Parental control is not about talking. Parental control is about controlling. Now I know all the new age parenting gurus don’t like us to “control” our children, but when it comes to childhood obesity, I believe the time is ripe to investigate just what it means to control your child’s health. Here’s what it means to me:
Fill your pantry and fridge with INCONVENIENT FOOD. That’s right…INCONVENIENT FOOD! The childhood obesity epidemic (the adult one too, for that matter) is most assuredly fueled by convenient food. For kids, making food inconvenient is tantamount to making it unavailable. I know. If I had a hundred dollars for every time I’ve seen my 12 year old son staring blankly into an overflowing pantry and proclaiming “there’s nothing to eat in this house”, I”d be as rich as the guy who invented Twinkies. Kids will make themselves a sandwich if they are hungry. But will they make themselves another during the next commercial break? Probably not, especially if there isn’t anything “convenient” like Skippy or Nutella to smear all over it. You see, preparing a proper sandwich – you know, one with actual food in it – is something you do when you are hungry. It is not something you do just because you are tired of watching a commercial about the heart healthy benefits of Fruit Loops for the umpteenth time. Now if there was a box of Fruit Loops in the pantry….
Here’s a thought experiment. They say that one of the contributing factors to childhood obesity is excessive fruit juice consumption. OK. Do your children drink a lot of fruit juice? Mine sure would if it was available to them all the time. But what about this. What if they could have all the fruit juice they wanted, with only a single caveat – that they make the juice themselves by squeezing it out of the fruit? How much fruit juice would they drink then?
If a food comes in a package and does not need preparation in order to be edible, it holds the potential to fatten your kids. We all know a teenager who comes home and inhales a box of cheerios every day after school. Now that may be OK if he walked home 2 miles uphill (preferably barefoot) in the snow and is planning to play hockey at the outdoor rink (preferably not barefoot) for a couple of hours before dinner. But if he came home in the back seat of mommy’s SUV and the closest he comes to playing hockey is NHL11 on his x-box, then we can all get ready to play “watch the belly fat jiggle” in the upcoming future.
I’ll repeat myself. If a food comes in a package and does not need preparation in order to be edible…..then it is a food that requires controlling. That goes for pop. It goes for juice. It even goes for milk. It goes for cereal, and chips, and Goldfish (the cheesy wheaty kind…not the actual fishy kind – I dare you to try fattening your kid on actual little fish!). It goes for peanut butter, and jam, and Nutella, and cream cheese, and anything else you can scoop from a tub and smear on a piece of Wonderbread. It obviously goes for the Wonderbread itself, but also for whole wheat bread and 12 grain bread and bagels and wraps and even sprouted bread and gluten free bread. It even goes for that Holy-Grail-of-Junk-Food-Disguised-as-Health-Food….the granola bar! If it is easy to eat and yummy, then your job is to limit your child’s access to it. If your child is already overweight, then, barring a lock on the pantry door, the best thing is to JUST SAY NO at the grocery store!
Just say no to convenient food!
Cook real food for your kids and make sure they eat it. I am soooo tired of hearing parents say that little Joey will only eat Kraft Dinner or Pizza Pockets or some other nutritionally bankrupt frankenfood. I suspect that little Joey would eat liver in beet juice if he were hungry enough. But he isn’t about to get hungry enough because his parents haven’t got the testicular fortitude to send him to bed hungry and feed him cold dinner for breakfast. These are the same parents who mutter incoherently about “choosing your battles” as if creating healthy eating habits was on the same parenting plane as deciding what kind of clothes your kids should wear to school.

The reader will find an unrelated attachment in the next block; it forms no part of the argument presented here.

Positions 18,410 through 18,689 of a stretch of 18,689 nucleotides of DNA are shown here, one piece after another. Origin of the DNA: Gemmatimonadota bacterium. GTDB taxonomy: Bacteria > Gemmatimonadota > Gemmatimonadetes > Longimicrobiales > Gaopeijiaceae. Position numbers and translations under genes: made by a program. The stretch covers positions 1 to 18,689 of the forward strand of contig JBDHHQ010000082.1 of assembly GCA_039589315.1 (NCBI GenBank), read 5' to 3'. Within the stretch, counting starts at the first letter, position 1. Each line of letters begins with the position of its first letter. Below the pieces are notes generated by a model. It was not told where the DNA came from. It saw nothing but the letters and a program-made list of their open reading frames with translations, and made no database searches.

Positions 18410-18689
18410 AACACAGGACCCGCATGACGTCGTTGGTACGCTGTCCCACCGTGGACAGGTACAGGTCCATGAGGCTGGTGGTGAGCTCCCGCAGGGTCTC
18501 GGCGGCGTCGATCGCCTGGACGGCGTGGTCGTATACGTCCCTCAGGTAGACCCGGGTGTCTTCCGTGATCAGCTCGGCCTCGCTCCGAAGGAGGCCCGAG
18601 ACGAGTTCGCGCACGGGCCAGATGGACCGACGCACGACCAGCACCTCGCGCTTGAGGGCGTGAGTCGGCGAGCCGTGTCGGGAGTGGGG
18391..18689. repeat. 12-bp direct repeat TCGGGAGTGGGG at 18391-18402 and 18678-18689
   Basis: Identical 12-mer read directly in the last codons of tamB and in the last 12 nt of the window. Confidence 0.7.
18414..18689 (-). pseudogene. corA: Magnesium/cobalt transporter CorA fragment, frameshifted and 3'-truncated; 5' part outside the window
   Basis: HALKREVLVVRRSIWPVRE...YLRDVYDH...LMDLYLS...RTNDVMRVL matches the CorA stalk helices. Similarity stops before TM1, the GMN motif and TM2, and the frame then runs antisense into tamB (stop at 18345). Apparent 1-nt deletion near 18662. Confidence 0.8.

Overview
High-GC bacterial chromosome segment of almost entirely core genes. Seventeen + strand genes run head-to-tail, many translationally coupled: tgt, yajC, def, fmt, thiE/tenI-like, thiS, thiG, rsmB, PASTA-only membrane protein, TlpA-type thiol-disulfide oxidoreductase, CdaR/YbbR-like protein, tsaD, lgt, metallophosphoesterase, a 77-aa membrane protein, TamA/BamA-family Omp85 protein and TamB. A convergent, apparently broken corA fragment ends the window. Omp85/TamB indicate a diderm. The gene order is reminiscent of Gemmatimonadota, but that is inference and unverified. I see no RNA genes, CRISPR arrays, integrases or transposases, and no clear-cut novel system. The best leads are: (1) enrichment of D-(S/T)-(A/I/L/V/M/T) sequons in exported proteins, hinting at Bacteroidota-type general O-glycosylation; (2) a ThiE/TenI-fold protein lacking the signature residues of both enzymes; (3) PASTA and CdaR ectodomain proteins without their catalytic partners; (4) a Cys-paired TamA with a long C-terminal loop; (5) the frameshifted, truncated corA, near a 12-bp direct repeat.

If your “little Joey” eats nothing but frankenfood, then you have failed him as a parent. You have set him up for a lifetime of health complications, foremost of which would be obesity. It is often said that if you don’t have your health, you have nothing. By not ”choosing” this battle, you have chosen to give your child nothing.
Make your kids move. Movement is good for you. When you stop moving, you grow fat and you die. If you are a kid who has stopped moving, you grow fat, you live a miserable and sickly life for 40 or 50 years, and then you die. But it doesn’t have to be that way. Kids don’t stop moving without a little help from their environment. Without a little help from over-protective parents who won’t let them go outside for fear of kidnappers, molesters and various other media inflated bogeymen. And without a little help from litigation-conscious school administrators who ban balls and tag and running and touching and anything else that remotely resembles fun. That’s right, fun! For kids, fun and movement are synonymous. We are taking that association away from them and replacing it with what….DPA? What kind of an association is that? That’s like taking away somebody’s sports-car and replacing it with a minivan. Sure, its more practical and better for the environment and safer and all, but how does it feel when you floor the accelerator?
Physical activity should be fun. It should feel like flooring the accelerator on a Porche. Kids know this intuitively and practice it spontaneously. We adults could all benefit from taking the time to re-acquaint ourselves with intuitive and spontaneous play. Perhaps if we did, we would not so readily allow our childrens’ play to be taken away.
You don’t have to make your kids be physically active. You just have to give them the opportunity. That means not driving them to school. That means shutting down the electronics. It means pressuring your school board to allow actual play in the school yard. It means letting them try any sport they like until they find one they love. It means allowing them to experience the exhilaration of competition, the camaraderie of team play and the sense of accomplishment associated with individual physical effort. It means sharing with them the thrill of victory. And when they lose, it means reminding them that they were having fun and that somebody always has to lose.
For the first time in centuries, there is a good chance our children will have a lower life expectancy than we do. If this is so, then it is almost certainly due to the fact that we are fattening our children more quickly than any generation ever before us. The health consequences of this early marbling are sure to be disastrous. As parents, we cannot stand idly by and accept this destiny for our children. We can change the collective weight and fate of an entire generation, but only if we take responsibility now for what that generation is eating and doing. Real food and real activity are no longer mainstays in our children’s lives. It is time to bring them back.